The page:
Coral Triangle could die by century's end: WWF
MANADO - Climate change could wipe out the world's richest ocean wilderness by the end of the century without drastic cuts in greenhouse gas emissions, environmental group WWF said Wednesday.
Rising water temperatures, sea levels and acidity are threatening to destroy the vast region of Southeast Asia known as the Coral Triangle, labelled the ocean's answer to the Amazon rainforest, the WWF said in a new report.
Collapse of the reefs would send food production in the region plummeting by 80 percent and imperil the livelihoods of over 100 million people.
With too little action on climate change, "you get a world in which you have perhaps tens of millions of people homeless by the inundation of coastlines through rapid sea level rises," report lead author Ove Hoegh-Guldberg said.
"You see the erosion of food security and you see a world by the end of this century which is, I think, pretty much a nightmare."
WWF Coral Triangle Initiative Network head Lida Pet Soede said the seas in the triangle -- bordered by East Timor, Indonesia, Malaysia, Papua New Guinea, the Philippines and the Solomon Islands -- were vital sources of biodiversity.
"Some of the locations in the Coral Triangle are really important areas for all sorts of fish. The migration of tuna and turtles that spawn in the Coral Triangle are not going to have a next generation," she told AFP.
Saving the Coral Triangle will require countries to commit to deep cuts in greenhouse gas emissions.
Heat-trapping carbon gases -- notably from burning fossil fuels like coal, oil and gas -- are blamed for warming Earth's atmosphere and driving changes to weather patterns, as well as creating acidic seas hostile to much marine life.
The warnings come ahead of tough negotiations over a successor agreement to the Kyoto Protocol in the Danish capital Copenhagen in December.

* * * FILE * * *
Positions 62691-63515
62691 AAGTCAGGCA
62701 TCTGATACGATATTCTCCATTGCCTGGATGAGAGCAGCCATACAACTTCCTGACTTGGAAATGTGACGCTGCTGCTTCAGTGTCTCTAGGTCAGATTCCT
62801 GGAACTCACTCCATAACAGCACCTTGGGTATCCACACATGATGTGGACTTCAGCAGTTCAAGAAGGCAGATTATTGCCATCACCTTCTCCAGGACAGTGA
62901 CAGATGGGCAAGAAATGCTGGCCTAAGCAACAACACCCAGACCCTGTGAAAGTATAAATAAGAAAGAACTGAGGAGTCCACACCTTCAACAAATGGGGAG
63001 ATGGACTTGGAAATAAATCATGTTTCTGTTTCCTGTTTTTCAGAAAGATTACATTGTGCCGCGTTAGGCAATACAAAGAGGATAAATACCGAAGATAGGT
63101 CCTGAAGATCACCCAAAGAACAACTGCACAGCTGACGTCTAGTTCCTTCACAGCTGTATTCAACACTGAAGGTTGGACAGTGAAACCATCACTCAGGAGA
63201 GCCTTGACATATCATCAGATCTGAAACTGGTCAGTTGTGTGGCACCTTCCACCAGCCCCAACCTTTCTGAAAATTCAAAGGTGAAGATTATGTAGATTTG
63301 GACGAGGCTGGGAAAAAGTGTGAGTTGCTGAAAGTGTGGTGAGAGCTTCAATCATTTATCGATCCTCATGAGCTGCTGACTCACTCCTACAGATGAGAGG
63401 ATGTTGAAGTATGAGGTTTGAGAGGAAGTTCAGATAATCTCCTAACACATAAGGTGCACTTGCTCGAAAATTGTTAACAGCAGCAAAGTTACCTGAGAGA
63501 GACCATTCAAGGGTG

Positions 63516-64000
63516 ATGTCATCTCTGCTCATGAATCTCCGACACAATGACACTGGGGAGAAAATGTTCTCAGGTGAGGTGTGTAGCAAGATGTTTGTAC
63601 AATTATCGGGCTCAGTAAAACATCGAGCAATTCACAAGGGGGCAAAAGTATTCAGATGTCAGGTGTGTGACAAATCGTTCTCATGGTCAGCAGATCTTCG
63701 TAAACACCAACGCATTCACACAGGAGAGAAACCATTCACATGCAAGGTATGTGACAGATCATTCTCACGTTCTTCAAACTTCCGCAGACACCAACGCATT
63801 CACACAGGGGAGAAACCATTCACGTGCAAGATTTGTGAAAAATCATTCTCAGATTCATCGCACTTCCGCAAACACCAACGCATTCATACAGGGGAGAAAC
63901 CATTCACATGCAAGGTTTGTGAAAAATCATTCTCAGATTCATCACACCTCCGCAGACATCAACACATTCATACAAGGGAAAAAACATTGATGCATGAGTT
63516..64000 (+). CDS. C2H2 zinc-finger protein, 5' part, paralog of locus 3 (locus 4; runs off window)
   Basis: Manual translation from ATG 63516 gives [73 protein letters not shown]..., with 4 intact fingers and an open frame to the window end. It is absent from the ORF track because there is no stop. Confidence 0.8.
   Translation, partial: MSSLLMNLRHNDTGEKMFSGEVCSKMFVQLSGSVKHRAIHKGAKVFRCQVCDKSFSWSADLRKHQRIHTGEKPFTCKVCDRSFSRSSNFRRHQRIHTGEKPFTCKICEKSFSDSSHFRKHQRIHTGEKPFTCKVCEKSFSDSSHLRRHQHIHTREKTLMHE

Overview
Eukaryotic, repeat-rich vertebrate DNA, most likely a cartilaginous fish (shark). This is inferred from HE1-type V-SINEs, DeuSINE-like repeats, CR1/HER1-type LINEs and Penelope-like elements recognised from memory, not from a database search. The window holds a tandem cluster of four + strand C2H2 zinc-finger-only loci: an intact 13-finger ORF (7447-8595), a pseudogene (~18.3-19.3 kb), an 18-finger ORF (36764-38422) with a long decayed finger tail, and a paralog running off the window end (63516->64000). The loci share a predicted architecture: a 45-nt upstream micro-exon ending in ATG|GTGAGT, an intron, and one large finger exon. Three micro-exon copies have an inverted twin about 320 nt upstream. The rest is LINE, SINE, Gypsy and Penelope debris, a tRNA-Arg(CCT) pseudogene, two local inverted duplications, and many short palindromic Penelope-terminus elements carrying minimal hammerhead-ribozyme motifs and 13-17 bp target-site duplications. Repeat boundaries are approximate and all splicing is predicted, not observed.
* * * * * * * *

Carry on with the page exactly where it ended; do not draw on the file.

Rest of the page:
Emissions cuts of 80 percent below 1990 levels by 2050 will be needed to avert the worst effects on the region, home to more than half the world's coral reefs and a lynchpin for ocean life, the WWF said.
Local communities and governments will also have to curb over-fishing and pollution, the report said.
"If you continue down the path of the over-exploitation of resources, even if you get an incredible reduction in emissions, there will still be a threat," WWF climate campaigner Richard Leck said.
The report was released as ministers and officials from over 70 countries meet in the Indonesian city of Manado for the World Ocean Conference, the first global meeting on the relationship between oceans and climate change.
Nations at the conference hope to pass a joint declaration aimed at influencing the direction of the Copenhagen talks.
A meeting Friday will also see leaders from the six Coral Triangle nations pass a joint plan on conserving the region.
Leck said that despite the gloomy forecasts he was impressed by the response from littoral states.
"What is amazing is the level of political commitment we are seeing this week," he said.
However, report author Hoegh-Guldberg warned: "If we don't get decisive action in Copenhagen, then doing all the enormously important things that we're doing with the Coral Triangle Initiative will be pointless."